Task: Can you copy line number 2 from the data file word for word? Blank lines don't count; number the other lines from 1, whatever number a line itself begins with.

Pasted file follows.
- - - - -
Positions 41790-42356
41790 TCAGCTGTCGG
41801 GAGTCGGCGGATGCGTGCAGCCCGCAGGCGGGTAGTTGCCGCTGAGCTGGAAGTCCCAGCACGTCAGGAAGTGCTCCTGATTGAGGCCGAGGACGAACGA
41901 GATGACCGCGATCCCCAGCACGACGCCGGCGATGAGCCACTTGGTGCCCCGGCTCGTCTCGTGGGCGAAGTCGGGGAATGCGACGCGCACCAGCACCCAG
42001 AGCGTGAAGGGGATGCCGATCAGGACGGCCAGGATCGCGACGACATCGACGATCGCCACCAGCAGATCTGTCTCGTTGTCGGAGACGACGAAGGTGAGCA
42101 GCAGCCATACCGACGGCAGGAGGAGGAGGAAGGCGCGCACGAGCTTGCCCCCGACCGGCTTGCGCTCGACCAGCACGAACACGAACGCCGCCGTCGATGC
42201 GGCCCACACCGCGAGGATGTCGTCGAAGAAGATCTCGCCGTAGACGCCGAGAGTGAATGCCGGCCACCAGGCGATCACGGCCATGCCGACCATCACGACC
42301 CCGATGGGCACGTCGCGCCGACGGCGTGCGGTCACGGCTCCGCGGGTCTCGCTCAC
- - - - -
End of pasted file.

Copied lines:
41790 TCAGCTGTCGG